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Lights out: 5 beautiful Irish lighthouses that you can actually sleep at for the night

All of these towers are still in active use as navigational aids.

IRELAND’S COASTLINE IS scattered with lighthouses, some of which were last used decades ago, and some of which are still active as important navigational aids for those at sea.

A number of these active lighthouses and their lightkeepers’ accommodation have been beautifully restored by Irish Landmark Trust to transform them into one-of-a-kind holiday residences.

Here are five magnificent lighthouses (and lightkeepers’ cottages) that you can book into for an overnight stay…

1. Fanad Head Lighthouse, Co Donegal

Following the shipwreck of the HMS Saldanha (of which the only survivor was the vessel’s parrot) in Lough Swilly in 1812, a lighthouse was proposed for Fanad Head, reports GreatLighthouses.com. The structure was designed by one of the most prominent civil engineers of the time, George Halpin, and first lit on 17 March 1817.

Located in the Donegal Gaeltacht, guests can stay in one of the lighthouse’s three cottages while enjoying the views of the 22m-high tower and Lough Swilly.

Find more information here.

2. Galley Head Lighthouse, West Cork 

Located just a 15 minute drive away from Clonakilty, Galley Head Lighthouse was built in 1875 and featured the most powerful lighthouse light in the world at the time, reports GreatLighthouses.com

Two of the lightkeepers’ houses have been restored by Irish Landmark Trust and each sit at 130m above sea level overlooking St George’s Channel.

Find more information here.

3. Loop Head Lighthouse, Co Clare

Sitting at the end of Loop Head Peninsula, the lighthouse of the same name was first built in 1802, before being replaced in 1854. Its light flashes four times every 20 seconds and was automated in 1991.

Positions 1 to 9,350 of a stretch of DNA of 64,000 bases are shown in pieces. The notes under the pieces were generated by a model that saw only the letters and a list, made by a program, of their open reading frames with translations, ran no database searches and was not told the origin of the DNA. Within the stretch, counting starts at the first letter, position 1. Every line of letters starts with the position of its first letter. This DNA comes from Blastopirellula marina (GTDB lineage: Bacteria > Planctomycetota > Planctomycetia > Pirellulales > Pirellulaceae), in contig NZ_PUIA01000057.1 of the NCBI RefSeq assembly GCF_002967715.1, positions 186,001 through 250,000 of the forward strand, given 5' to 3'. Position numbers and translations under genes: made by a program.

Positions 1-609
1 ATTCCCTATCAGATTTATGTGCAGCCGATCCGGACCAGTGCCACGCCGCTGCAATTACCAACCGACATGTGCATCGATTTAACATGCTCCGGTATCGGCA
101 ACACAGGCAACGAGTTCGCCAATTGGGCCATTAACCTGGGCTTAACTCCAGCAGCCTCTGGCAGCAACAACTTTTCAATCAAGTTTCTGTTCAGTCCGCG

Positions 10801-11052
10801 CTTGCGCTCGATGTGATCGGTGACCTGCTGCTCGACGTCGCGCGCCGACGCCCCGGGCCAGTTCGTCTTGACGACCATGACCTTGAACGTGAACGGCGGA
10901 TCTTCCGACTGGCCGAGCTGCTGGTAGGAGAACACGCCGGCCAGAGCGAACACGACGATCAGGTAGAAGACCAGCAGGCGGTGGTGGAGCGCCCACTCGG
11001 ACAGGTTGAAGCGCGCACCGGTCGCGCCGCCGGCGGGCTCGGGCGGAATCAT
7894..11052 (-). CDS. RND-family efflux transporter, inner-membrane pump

The restored lightkeeper’s house sleeps five and offers guests an ideal opportunity to spot whales, dolphins and seals, as well as to enjoy views as far as the Blasket Islands. 

Find out information here.

4. St John’s Point Lighthouse, Co Down

23930592204_2116d5caa0_z Source: Eskling/Flickr

With vibrant yellow and black stripes covering its exterior and reaching a height of 40m, St John’s Point Lighthouse in Killough, Co Down, is hard to miss. The structure, built in 1844, enjoys an interesting history as Brendan Behan’s father is said to have been contracted to paint it in 1950 – and he reportedly enlisted the help of Brendan himself, according to GreatLighthouses.com.

Nowadays, two of the lightkeepers’ cottages are available as holiday accommodation, while Van Morrison fans might recognise its name from his song Coney Island.

Find more information here.

5. Wicklow Head Lighthouse, Co Wicklow

Built in 1781 and with a staggering 109 steps leading to the kitchen for unbeatable views of the Irish Sea, Wicklow Head Lighthouse is sure to offer a stay unlike any other. While the light itself was converted to automatic operation in 1994, the lighthouse’s original light source was 20 animal fat candles set against a large mirror.

The property has six octagonal rooms, including two double bedrooms and metre-deep window seats for soaking up the views.

Find more information here.

More: 5 Dublin bridges with interesting stories behind them (aside from the obvious)>

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